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J Clin Psychiatry. 2004;65 Suppl 10:5-10.

Correlates of suicidal behavior and lithium treatment in bipolar disorder.

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Center for Anxiety and Depression and the Department of Psychiatry and Behavioral Sciences, University of Washington, Seattle 98105-6099, USA.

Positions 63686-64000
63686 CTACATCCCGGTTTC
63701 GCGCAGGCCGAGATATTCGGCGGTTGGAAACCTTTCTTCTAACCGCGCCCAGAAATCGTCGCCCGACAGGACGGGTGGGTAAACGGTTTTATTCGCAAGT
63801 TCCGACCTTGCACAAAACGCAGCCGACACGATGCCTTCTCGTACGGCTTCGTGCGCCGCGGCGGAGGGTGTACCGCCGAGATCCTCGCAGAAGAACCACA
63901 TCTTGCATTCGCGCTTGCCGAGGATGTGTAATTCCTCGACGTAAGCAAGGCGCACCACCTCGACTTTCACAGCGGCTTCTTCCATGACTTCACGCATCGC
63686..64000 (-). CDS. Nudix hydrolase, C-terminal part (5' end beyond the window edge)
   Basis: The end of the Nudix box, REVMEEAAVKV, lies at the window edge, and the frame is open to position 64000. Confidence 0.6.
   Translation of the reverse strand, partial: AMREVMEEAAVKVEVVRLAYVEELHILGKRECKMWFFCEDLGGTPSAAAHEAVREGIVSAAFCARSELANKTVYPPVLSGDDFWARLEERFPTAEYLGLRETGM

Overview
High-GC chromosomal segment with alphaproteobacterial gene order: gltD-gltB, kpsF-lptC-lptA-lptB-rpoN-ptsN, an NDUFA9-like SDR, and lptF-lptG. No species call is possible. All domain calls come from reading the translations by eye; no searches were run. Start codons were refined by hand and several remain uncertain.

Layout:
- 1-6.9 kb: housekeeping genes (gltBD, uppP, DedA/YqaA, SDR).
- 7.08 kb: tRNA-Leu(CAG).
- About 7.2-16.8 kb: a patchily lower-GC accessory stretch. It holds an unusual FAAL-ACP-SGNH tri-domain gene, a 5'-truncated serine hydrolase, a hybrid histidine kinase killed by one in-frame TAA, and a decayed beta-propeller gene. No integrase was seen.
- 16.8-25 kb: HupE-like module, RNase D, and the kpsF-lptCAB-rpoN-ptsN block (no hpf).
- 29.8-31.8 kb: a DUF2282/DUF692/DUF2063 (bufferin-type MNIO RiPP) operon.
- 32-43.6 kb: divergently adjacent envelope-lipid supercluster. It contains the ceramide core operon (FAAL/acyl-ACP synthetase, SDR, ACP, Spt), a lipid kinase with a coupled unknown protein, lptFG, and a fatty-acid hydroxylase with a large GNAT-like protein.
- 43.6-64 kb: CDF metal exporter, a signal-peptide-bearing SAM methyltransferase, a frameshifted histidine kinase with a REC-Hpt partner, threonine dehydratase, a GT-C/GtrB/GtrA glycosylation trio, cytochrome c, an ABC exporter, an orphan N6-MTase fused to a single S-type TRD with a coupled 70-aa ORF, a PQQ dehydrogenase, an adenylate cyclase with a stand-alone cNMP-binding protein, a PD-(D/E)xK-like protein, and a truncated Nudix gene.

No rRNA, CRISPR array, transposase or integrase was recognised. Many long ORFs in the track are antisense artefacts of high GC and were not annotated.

Individuals with bipolar and major depressive disorders have considerably higher suicide rates than the general population. However, estimating the risk of suicide is complicated, and there exists a general lack of consensus among researchers regarding whether suicide rates are higher in patients with unipolar, bipolar I, or bipolar II depressive disorders. Isolating the specific factors that contribute to the high risk of suicide in patients with affective disorders can be challenging as well; substance and alcohol abuse, family history of suicide, differences in allele distributions, comorbid anxiety, depression recurrence, seasonal effects, rapid cycling, and a history of hospitalizations for depression all appear to contribute to the likelihood that these patients will engage in suicidal behavior. Research does tend to agree that lithium is efficacious in decreasing suicidal behavior in patients with affective disorders.

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